Ken Cuccinelli’s Conflict of Interest Problem: The CONSOL Energy Campaign Contributions Timeline

The unfolding controversy around Attorney General Ken Cuccinelli’s involvement with CONSOL Energy Inc., a Pittsburgh-based fossil fuel (oil, gas and coal) company, has focused on the widely criticized assistance his office provided the company. It also has focused on the total amount of money Cuccinelli has received from CONSOL.

When forced to respond to C&BP recently, Cuccinelli has asserted the company “gave me $100,000 after I opposed them.” A comparison of the timing of contributions and actions that favored CONSOL paint a very different picture.

Ken Cuccinelli and Consol Energy Campaign Contributions

In the first eight years of Mr. Cuccinelli’s political career (state senate), his campaigns received a total of $3,500 from CONSOL. However, once elected to Attorney General, his office began taking actions that favored CONSOL and disadvantaged southwestern Virginia landowners who hadn’t been paid by CONSOL. A comparison of the timelines of actions and money show a pattern of accelerating support as favorable actions increased, bringing a total of $140,000 to Cuccinelli after the actions favorable to CONSOL began.

In June 2010, Mr. Cuccinelli issued an advisory opinion that limited the jurisdiction of the Virginia Gas and Oil Board that forced Virginia landowners to go to court over royalty payments, a move clearly in CONSOL Energy’s favor.

Two months later, in August 2010, his office sided with CONSOL and against Virginians in a lawsuit to recover improperly withheld royalties, helping the out-of-state oil company defend against a claim by Virginia landowners.

From August 2010 through April 2012, Cuccinelli’s office (through a Senior Assistant Attorney General Sharon Pigeon) began secretly providing legal research and advice to CONSOL’s attorneys regarding the lawsuit, outside of the scope of the AG office’s official capacity. The Virginia Inspector General is now investigating to determine whether the AG’s office misused taxpayer funds.

Finally, Mr. Cuccinelli, helped CONSOL again earlier this year when he issued another advisory opinion that barred local jurisdictions from using zoning laws to establish fracking moratoriums.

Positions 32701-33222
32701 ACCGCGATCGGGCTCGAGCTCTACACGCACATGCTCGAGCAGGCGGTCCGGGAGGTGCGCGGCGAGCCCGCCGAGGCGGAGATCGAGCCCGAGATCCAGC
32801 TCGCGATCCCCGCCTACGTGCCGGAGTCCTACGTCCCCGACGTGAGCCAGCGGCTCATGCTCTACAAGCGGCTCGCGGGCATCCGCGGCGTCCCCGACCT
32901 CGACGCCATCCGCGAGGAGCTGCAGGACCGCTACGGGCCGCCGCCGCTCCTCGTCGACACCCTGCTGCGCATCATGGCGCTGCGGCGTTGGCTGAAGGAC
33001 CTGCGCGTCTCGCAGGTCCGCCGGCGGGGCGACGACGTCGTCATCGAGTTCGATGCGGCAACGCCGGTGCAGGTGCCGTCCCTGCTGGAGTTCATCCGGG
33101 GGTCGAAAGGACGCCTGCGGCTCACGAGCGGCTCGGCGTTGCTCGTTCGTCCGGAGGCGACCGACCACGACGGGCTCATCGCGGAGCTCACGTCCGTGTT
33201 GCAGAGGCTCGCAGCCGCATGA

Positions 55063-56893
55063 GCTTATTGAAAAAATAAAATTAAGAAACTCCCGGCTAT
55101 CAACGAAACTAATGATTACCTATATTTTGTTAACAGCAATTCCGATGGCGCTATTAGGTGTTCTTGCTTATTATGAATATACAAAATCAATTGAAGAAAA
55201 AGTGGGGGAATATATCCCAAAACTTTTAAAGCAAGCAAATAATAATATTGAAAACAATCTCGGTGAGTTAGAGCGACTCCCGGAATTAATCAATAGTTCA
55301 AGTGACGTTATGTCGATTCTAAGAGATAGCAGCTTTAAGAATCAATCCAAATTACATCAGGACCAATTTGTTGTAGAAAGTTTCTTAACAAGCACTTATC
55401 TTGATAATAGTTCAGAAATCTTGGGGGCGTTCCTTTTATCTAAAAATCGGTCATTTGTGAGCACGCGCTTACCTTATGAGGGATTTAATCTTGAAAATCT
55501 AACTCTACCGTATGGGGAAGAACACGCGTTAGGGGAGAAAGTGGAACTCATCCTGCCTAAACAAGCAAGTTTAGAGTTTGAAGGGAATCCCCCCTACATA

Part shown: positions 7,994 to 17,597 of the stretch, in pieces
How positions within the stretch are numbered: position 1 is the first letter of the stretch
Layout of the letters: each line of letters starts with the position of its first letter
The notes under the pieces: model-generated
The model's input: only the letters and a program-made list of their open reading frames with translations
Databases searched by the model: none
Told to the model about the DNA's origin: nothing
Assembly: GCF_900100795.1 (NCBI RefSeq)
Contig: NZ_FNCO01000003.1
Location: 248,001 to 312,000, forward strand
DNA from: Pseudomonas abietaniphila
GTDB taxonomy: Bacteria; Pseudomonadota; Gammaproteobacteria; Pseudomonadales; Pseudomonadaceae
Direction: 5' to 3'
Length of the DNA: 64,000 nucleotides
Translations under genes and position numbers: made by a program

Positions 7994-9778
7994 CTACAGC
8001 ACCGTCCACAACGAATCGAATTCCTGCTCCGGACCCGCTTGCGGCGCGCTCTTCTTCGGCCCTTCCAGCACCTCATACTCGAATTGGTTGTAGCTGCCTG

Our weekly wrap on the top 5 energy stories for the week of July 29th

COGA CEO Tisha Schuller supports front group claim that trees cause smog

Colorado Oil and Gastrees cause smog copy Association CEO Tisha Schuller said she wanted to depolarize the debate around fracking and drilling, and even said she’d be touring Colorado communities to do just that. So it was disappointing, if not surprising, when her group helped publicize industry front group Energy In Depth’s (EID) attacks on Denver Post reporter Bruce Finley. Finley came under fire from EID for his story on new requirements for companies surveying for oil and gas on residents’ land and for shining a light on industry propaganda. The EID piece went so far as to contend that trees cause smog. Rather than seize the opportunity to help set the record straight about the negative effects of oil and gas, Schuller’s group tweeted her support of EID’s lies. If Schuller truly wants to help depolarize the debate, she’ll distance herself from EID.

Group tours Dinosaur National Park to discuss proposed drilling

As concerned parties wait to learn whether or not Colorado BLM Director Helen Hankins will again try to lease land next to Dinosaur National Park’s visitor center for oil and gas drilling, Colorado Senator Michael Bennet brought together industry, politicians experts, including Park Ranger Jim Gale, to discuss the project on a two-day river trip through Dinosaur National Park. Others on the trip included: Colorado State Senator Gail Schwartz and a representative from the water commission. Gale blogged on the impact their surroundings’ beauty had on the entire group. But, questions remain about the fate of the park and whether the Colorado BLM is up to the task of balancing protecting the park with oil and gas development.